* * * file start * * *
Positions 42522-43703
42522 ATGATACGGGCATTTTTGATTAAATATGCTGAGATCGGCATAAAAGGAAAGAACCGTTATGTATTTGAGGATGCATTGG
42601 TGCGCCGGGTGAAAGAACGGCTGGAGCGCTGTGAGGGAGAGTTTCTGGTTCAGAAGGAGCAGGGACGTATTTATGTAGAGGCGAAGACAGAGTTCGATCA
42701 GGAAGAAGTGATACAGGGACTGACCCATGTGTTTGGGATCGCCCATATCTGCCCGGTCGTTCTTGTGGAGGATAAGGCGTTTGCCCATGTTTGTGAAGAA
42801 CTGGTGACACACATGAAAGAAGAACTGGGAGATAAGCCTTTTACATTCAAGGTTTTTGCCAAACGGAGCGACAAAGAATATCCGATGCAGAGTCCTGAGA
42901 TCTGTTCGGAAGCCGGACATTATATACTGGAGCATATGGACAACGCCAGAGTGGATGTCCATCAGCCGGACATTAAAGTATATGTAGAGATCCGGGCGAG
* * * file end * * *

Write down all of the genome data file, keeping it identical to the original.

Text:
Positions 42522-43703
42522 ATGATACGGGCATTTTTGATTAAATATGCTGAGATCGGCATAAAAGGAAAGAACCGTTATGTATTTGAGGATGCATTGG
42601 TGCGCCGGGTGAAAGAACGGCTGGAGCGCTGTGAGGGAGAGTTTCTGGTTCAGAAGGAGCAGGGACGTATTTATGTAGAGGCGAAGACAGAGTTCGATCA
42701 GGAAGAAGTGATACAGGGACTGACCCATGTGTTTGGGATCGCCCATATCTGCCCGGTCGTTCTTGTGGAGGATAAGGCGTTTGCCCATGTTTGTGAAGAA
42801 CTGGTGACACACATGAAAGAAGAACTGGGAGATAAGCCTTTTACATTCAAGGTTTTTGCCAAACGGAGCGACAAAGAATATCCGATGCAGAGTCCTGAGA
42901 TCTGTTCGGAAGCCGGACATTATATACTGGAGCATATGGACAACGCCAGAGTGGATGTCCATCAGCCGGACATTAAAGTATATGTAGAGATCCGGGCGAG